Gov. Cuomo’s stealth plan to demolish six blocks around Penn Station and build 10 skyscrapers without a city review has hit a snag, with Albany Democrats trying to yank $1.3 billion earmarked for the project from the state budget.
Meanwhile, a group of lawmakers sent a letter to Cuomo Friday saying the plan for his Empire Station Complex — a massive, years-long project in an area bounded by 6th and 9th Avenues and 34th and 31st streets — should not go forward as proposed.
“We cannot have a plan for the area around Penn Station and not have a clear understanding, let alone agreement, on what happens to Penn Station,” read the letter signed by Reps. Jerry Nadler and Carolyn Maloney, Manhattan Assemblyman Richard Gottfried, Manhattan state Sens. Brad Hoylman and Robert Jackson, City Council Speaker Corey Johnson and Manhattan Borough President Gale Brewer.
The letter follows local lawmaker Hoylman requesting two weeks ago — with the backing of state Sen. Liz Krueger, chair of the powerful Finance Committee — to pull the project’s funding from the 2022 legislative budget proposal. Cuomo is currently negotiating a final state budget with the leaders of both chambers before the April 1 deadline.
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The legislative pushback is giving new hope to condo owners near Penn Station who fear the Cuomo plan would vaporize their building through eminent domain.
Omri Semadar, 47, a structural engineer who’s on the condo board at Garden Terrace on 8th Avenue between 30th and 31st Street, said he was horrified when he found out just recently that his home could be torn down for Cuomo’s redevelopment plan.
“I’m worried that I’m going to be evicted from my apartment and my investment will go down the drain,” said Semadar, whose condo is worth about $650,000. “I don’t want a big fight. I was planning to live in this apartment indefinitely. It was my dream apartment. But I’m am just one citizen. When I saw the plan I said how can I stop this? How can I stop the real estate moguls? I feel I am a cockroach being stepped on.”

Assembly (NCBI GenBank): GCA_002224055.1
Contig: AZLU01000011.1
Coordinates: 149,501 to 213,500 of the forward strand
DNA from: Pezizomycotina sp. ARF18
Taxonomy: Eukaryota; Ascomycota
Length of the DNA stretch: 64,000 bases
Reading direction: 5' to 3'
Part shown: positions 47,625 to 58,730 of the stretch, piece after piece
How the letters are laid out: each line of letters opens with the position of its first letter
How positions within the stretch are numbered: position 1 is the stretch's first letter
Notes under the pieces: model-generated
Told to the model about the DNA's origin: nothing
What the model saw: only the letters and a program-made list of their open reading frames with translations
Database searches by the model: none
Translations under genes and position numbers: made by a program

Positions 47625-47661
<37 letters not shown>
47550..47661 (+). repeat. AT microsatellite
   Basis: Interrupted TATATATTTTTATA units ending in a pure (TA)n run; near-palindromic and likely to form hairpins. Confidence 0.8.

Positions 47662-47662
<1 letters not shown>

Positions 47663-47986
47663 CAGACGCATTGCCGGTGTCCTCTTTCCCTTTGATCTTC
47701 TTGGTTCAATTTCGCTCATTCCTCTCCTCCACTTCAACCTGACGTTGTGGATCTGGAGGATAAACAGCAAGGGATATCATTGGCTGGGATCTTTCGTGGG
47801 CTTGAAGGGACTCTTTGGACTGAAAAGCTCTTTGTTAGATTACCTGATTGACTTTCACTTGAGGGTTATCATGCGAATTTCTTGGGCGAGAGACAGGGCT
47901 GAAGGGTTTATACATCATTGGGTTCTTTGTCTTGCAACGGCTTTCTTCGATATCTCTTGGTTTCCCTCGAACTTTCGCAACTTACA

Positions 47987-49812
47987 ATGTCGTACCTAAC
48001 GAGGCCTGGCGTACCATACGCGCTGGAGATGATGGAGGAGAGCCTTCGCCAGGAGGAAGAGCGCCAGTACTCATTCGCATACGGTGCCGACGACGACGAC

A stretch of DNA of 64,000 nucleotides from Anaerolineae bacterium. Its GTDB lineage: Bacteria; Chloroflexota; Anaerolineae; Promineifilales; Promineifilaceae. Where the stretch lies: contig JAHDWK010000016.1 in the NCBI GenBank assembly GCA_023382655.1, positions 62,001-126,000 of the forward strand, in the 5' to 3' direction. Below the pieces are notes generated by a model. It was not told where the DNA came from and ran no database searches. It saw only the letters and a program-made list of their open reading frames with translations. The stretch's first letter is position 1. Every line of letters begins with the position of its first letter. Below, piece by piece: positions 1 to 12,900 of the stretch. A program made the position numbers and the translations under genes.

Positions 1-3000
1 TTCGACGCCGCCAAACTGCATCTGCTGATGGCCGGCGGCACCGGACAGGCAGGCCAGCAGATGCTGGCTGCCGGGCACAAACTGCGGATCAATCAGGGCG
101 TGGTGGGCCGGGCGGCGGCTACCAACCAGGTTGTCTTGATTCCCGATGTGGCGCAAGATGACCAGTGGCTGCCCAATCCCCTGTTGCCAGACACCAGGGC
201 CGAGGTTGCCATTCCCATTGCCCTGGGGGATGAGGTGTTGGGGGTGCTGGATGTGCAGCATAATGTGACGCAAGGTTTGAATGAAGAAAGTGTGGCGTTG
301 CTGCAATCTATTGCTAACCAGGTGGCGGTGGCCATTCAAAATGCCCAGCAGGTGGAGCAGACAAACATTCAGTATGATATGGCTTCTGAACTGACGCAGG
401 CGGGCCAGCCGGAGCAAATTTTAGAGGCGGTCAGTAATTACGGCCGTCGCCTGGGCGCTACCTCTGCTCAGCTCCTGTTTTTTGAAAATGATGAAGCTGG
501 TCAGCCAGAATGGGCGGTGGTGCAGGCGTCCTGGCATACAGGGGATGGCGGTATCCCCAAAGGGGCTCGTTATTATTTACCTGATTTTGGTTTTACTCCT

Semadar’s building is just one of more than 50 buildings in a one-block radius of Penn Station that would be razed, according to the neighborhood conditions study prepared for the Empire State Development Corp., the state agency running the project.
Semadar said he and other residents were “kept in the dark” and got no official notification.
If the project goes through, it won’t be just Garden Terrace. The Hotel Pennsylvania, Touro College and St. John the Baptist Church and its facilities for the homeless, among others, would be on the chopping block.
On June 30, with the city in the throes of the pandemic, state officials quietly unveiled the plan for the Empire Station Complex, which would allow Vornado Realty and other unnamed developers build 10 tall towers that would purportedly generate revenues to pay for the Penn Station makeover.
The Empire State Complex plan was contained within the splashy multi-billion dollar proposal to renovate and expand Penn Station first announced by Cuomo in January 2020, but the details have been sketchy.
The proposed towers, including five so-called “supertalls” that would rise up to 1,300 feet and two over 900 feet, would surround the 34th Street commuter hub in a two-block radius.
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A spokesman for the Empire State Dev. Corp. gave a statement to the Post that said the project “will vastly improve New York’s infrastructure and the experience of millions of commuters and visitors, while enhancing the vibrant neighborhood surrounding Penn Station. Like Moynihan Train Hall, this long overdue project will be a critical catalyst for New York’s economy and growth.”
Activists on Community Board 4 and 5 have been fighting the project, pointing out that the development is being overseen only by state agencies with no oversight from the city or the state legislature.
“The government should not be spending tax dollars on a project that is poorly conceived, opaque and possibly mortally flawed especially in time of fiscal crisis,” said Layla Law-Gisiko, the chair of the Land Use Housing and Zoning committee for CB 5. “Especially when this project could be funded by other revenue streams.”
The two boards will be holding a press conference Tuesday outside Penn Station to protest the plan. In the meantime, the Empire State Development Corp. postponed the one public hearing it planned to hold from March 29 to May 12.
Hoylman told the Post the plan lacked ” appropriate community consultation.”
“It would have an enormous impact on two community boards as well as the central business district,” he said. “We’re urging the state to weigh this down.”
Sen. Krueger was more blunt.
“Cuomo is trying to set this up so only his people have a say,” she said. “The concept the governor is trying to argue to get around [city approval] is that this is some sort of blighted, poverty-filled area. That’s ridiculous. It’s a major section of Manhattan.”
“We’re not opposed to improvements,” she said. “But we are opposed to locking the city and the community out of the process.”